The Affordable Care Act expands FEHB Program coverage to Indian tribes at the tribes' expense. OPM explains
Section 10221 of the Affordable Care Act incorporated S. 1790, the Indian Health Care Improvement Reauthorization and Extension Act of 2009 (IHCIREA). IHCIREA amended and reauthorized the Indian Health Care Improvement Act (IHCIA). Section 409 of the IHCIA allows eligible Indian tribes, tribal organizations, and urban Indian organizations to purchase Federal Employees Health Benefits (FEHB), rights and benefits for their employees. Eligible employees of urban Indian organizations and tribes or tribal organizations carrying out programs under the Indian Self-Determination and Education Assistance Act are entitled to purchase coverage, rights, and benefits for their employees, providing the necessary contributions are paid into the appropriate trust fund(s).OPM has been working with the tribes for the past year in an effort to implement this provision. Last week, OPM created a website dedicated to this ongoing effort. A May 2, 2011, OPM letter posted on the site explains that
In the coming weeks, we [OPM] will be circulating a consultation schedule, along with documents that will summarize and outline many of the questions we will work through during consultation. At the conclusion of the consultative process, we plan to convene a Tribal-Federal work group to discuss remaining technical requirements, and we will be providing additional information on that as well. We will conduct the consultative process over the summer, and make access to this coverage available as quickly as possible thereafter.The FEHBlog will continue to track the progress of this initiative.
Last week HHS Secretary Kathleen Sebelius (who wrote a Mother's Day paean to the Affordable Care Act) had the pleasure of appearing before Senate and House Committees last Thursday about the Affordable Care Act implementation. The Senate Committee on Health, Education, Labor, and Pensions heard her testimony as part of a hearing on the Affordable Care Act's impact on consumers. The FEHBlog notes the following observation from the Committee's minority ranking member, Sen. Mike Enzi (R Wyoming)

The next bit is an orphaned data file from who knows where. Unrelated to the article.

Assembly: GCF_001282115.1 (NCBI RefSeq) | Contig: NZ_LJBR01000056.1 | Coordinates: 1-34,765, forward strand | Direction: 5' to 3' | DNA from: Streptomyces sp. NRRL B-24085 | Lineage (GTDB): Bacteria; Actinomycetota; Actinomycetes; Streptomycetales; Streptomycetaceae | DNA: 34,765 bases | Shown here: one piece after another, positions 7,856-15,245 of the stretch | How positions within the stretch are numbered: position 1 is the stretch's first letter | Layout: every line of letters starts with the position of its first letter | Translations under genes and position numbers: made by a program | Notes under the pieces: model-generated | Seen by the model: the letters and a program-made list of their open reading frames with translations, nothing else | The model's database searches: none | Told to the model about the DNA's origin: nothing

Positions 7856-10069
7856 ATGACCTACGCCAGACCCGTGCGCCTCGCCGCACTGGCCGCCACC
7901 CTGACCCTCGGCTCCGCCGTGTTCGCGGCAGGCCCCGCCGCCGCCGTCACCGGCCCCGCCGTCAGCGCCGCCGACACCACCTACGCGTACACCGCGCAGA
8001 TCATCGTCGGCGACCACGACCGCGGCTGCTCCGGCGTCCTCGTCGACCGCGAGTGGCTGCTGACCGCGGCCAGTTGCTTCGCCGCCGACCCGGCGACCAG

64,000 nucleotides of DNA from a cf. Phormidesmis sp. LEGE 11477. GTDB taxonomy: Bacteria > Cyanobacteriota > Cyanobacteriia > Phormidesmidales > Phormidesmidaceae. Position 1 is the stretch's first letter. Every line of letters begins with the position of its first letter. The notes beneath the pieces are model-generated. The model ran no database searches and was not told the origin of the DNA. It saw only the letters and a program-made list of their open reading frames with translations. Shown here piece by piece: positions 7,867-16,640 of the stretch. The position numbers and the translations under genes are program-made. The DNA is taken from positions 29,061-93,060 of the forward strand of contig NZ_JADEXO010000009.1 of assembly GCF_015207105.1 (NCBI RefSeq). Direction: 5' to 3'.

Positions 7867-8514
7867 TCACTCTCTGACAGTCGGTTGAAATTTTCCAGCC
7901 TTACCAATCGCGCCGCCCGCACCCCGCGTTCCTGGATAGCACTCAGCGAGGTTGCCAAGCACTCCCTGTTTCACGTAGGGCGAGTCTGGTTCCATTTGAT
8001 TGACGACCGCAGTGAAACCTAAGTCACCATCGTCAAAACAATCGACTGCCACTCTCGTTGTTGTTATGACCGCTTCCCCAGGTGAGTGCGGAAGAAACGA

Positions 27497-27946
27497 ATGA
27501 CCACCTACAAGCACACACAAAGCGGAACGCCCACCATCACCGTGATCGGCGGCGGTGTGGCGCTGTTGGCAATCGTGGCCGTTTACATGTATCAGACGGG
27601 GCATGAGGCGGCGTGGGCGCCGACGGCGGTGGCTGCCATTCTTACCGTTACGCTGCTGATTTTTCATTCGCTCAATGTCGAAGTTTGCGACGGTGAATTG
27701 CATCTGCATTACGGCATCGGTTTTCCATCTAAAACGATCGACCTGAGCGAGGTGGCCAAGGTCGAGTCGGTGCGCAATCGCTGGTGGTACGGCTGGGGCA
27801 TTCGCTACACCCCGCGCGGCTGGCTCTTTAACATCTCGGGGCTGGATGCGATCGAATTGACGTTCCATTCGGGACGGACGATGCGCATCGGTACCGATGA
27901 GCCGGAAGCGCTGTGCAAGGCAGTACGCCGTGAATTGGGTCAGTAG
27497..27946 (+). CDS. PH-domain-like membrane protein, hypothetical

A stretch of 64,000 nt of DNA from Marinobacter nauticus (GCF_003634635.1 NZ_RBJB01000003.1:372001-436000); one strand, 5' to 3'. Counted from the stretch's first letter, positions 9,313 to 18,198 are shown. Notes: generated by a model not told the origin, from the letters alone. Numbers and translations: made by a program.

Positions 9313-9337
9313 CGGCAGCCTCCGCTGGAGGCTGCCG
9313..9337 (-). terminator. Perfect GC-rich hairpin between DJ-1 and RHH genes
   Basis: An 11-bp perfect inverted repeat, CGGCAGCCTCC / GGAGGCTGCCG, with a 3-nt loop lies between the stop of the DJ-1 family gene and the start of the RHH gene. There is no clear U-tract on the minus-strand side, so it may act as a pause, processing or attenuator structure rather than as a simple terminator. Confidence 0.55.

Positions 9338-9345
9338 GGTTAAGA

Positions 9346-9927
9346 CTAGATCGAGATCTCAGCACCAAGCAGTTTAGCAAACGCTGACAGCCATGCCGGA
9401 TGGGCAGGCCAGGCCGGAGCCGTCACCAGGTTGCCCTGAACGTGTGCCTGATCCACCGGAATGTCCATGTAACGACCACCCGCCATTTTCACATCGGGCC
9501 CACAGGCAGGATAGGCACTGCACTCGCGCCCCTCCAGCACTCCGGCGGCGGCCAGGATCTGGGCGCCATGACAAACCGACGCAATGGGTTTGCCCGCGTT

During a hearing today on improving health quality and patient safety, Senator Enzi asked where the promised health care savings are for government initiatives like the Partnership for Patients program. Enzi said that Congress should focus on substantive changes that can really improve patient care instead of providing funds to encourage providers to do what they should already be doing.Sen. Enzi added that he would be sending a letter to the CMS actuary requesting an estimate of the net savings that the Partnership for Patients program wll generate. Secretary Sebelius also testified before the House Education and the Workforce Committee to discuss her agency's implementation of the new law.
Kaiser Health News and Modern Healthcare report on the current state of the medical community's efforts to fix the statutory sustainable rate of growth formula for adjusting the amounts that Medicare Part B pays doctors. For the past several years, the formula has produced a reduction that Congress has temporarily overridden thereby increasing the cost of correcting the problem. The current temporary fix expires at the end of this year. As Newman (from the Seinfeld show) once said in a slightly different context, it's "quite a conundrum."
Finally, although the FEHBlog suffers from allergies, the FEHBlog failed to notice that in March the allergy medicine Allegra became with Food and Drug Administration approval an over the counter drug. This means that health plans no longer cover Allegra. But it's still good news for consumers. Consumer Reports has weighed in on OTC Allegra vs. generic OTC versions of the drug.
We found a 30-day supply of Allegra Allergy for $19.99 at Drugstore.com and $25.88 at Walmart.com. But a 30-day supply of generic loratadine at Drugstore.com was $6.99, and the Walmart store-brand version of loratadine (Equate) was just $3.81 for 30 pills. Those are some of the reasons generic loratadine was our recent Best Buy Drugs pick for allergy drugs.
Forbes reports that Walgreen's earnings have been hurt by this switch.
Of course, not all allergy drugs work equally well for all people. In fact, our survey published last year found that allergy sufferers tried an average of three medications to get relief, and 26 percent tried five or more. Some even took two or more medications simultaneously to treat different symptoms. So if loratadine doesn’t work for you, it might be worth giving Allegra Allergy a try.